Hi Ritchie, I am another Mom who appreciates your voice, care and thoughtfulness, and I am sorry that your de-transition challenges are compounded by the lack of support from people who I would expect more compassion from.
I am relatively new to the Gender ID/GC debate, and yours has been one of the perspectives that has helped me to build a more complex understanding of what is happening, including the reality, that as a male de-transitioner, you have had to face criticism from some on the GC side.
After 5 months of reading, I am struck by the systemic forces at play in this space and how the GC movement is struggling to align when we share goals and passion.
Thank you for sharing so much of yourself with those of us who are learning from and with you. I appreciate how you are making sense of your experience, and the different forces, pressures and players.
As a parent with a confused teen who I fear will take actions that will do her much harm, and as I watch this madness unfold, I have found people such as yourself to be so brave and helpful, speaking out so that others don't have to suffer what you have gone through. You give me renewed faith in humanity's ability to learn and understand complex issues. I am sorry you don't get the support you need from society. Please at least know that people like myself wish you all the best, have the utmost respect for you, and are wholly on your side.
You write as a deeply reflective and critical anthropologist. You are wise and your experiences and writings will save lives. Thank you.
Excellent, yes. yes. yes. And I speak to you as the ex-wife of a man who never smiled after the surgeries. Considering I knew him when he was 20, happy, productive, a leader in several areas, compared to his transitioned self, using our children as props in his quest to be "Mum," the resentment of me manifesting in so many odd ways. Your words will save children. This writing gets better and better. Forge onward. I hope some in your detrans male cohort will find their inner strength and follow your amazing lead. Bravo.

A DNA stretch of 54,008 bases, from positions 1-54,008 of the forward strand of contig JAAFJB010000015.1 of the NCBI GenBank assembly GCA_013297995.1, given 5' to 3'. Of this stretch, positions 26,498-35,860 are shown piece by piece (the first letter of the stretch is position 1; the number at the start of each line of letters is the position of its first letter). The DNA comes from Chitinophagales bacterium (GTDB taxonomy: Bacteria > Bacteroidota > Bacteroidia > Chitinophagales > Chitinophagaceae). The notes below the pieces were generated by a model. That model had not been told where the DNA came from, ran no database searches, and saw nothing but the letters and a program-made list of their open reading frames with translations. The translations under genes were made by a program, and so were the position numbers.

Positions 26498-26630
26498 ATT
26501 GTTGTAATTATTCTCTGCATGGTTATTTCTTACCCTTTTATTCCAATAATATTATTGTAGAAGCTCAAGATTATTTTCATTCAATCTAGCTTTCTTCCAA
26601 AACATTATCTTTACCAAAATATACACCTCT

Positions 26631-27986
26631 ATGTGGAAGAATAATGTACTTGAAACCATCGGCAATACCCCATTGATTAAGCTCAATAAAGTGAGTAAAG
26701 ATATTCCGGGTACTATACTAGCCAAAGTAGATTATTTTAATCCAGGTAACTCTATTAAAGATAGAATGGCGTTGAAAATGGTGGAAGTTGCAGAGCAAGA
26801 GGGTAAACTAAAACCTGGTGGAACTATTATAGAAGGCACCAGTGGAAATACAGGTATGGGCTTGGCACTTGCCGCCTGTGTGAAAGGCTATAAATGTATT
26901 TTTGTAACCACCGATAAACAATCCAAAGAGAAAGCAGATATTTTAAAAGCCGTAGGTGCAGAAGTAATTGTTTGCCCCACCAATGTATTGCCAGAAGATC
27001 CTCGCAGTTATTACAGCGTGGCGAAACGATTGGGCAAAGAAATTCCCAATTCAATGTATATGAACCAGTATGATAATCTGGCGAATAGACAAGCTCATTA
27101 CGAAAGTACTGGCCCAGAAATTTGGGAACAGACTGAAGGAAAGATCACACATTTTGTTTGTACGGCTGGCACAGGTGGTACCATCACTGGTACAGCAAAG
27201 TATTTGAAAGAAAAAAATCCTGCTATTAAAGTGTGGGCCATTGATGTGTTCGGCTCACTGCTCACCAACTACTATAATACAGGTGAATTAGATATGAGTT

My ex's father was very similar to yours, similar dynamic in the marriage, a strong likelihood his father was, as well, on the autism spectrum. I later did training and taught children in that population and learned the behaviors (lack of eye contact, irritability, rigid thinking) The in-one-appointment transsexual diagnosis by a PhD psychologist "sexologist" (I have this in a sworn affidavit) clearly did not include work on his childhood. I was called all sorts for pointing out that direction would be useful, though for me, the marriage was over.
You have regained your honesty and integrity. I'm proud of you. I felt the pressure of the cult from a different direction, and I so appreciate your recognition of trans widows. Keep on doing this. I'm champing at the bit to hear your statements in court. What you say about masculine culture, your inability to see your male self in your early context, is very, very important. I hope you write a book one day.
Ute Heggen, now with YouTube channel of same name, with butterfly shorts for a few seconds of unadulterated joy and my movement sequences for torso, vagus nerve, wellbeing.
Great job writing this Ritchie you did this so well 🙏👍
I wanted to add something, Ritchie, which is the kernel of truth in the monstrous abdication and abandonment of ethical practice, on the part of the mental health field, going back to yes, the famous Ray Blanchard, the infamous John Money & infamous Alfred Kinsey (both child sexual molesters).
It seems to me, just a trans widow, mother of sons and retired Kinrgarten/early grade science teacher, this simple fact: because all mammals reproduce through sexual reproduction, when any child/teen/young person feels same sex attraction, they could easily start to ideate they should have been the opposite sex. Douglas Murray, who rarely discusses his homosexuality, once said that the first thing you know when you realize you are gay is that you will suffer unrequited love. Because most here on Earth are heterosexual. This is evolution. Therefore, how in the world would the context of Northern England give you the support you needed when you started feeling this? You are half my age. Please be strong. Be a gentle warrior. I was fortunate to have an emotional father, who cried easily. He cried more easily than my mother. I know how difficult it can be to write. Please know that your literature (and this it is) will help us find the light in the darkness.
Ute Heggen In the Curated Woods, True Tales from a Grass Widow
You write so, so well. Thank you.
Thank you for sharing your unique perspective.
Tulip l first found you on Twitter and have followed your journey since then. This is a brilliant essay and has really given me insight to the pressures and dilemma which detrans people face. You have my utmost respect xx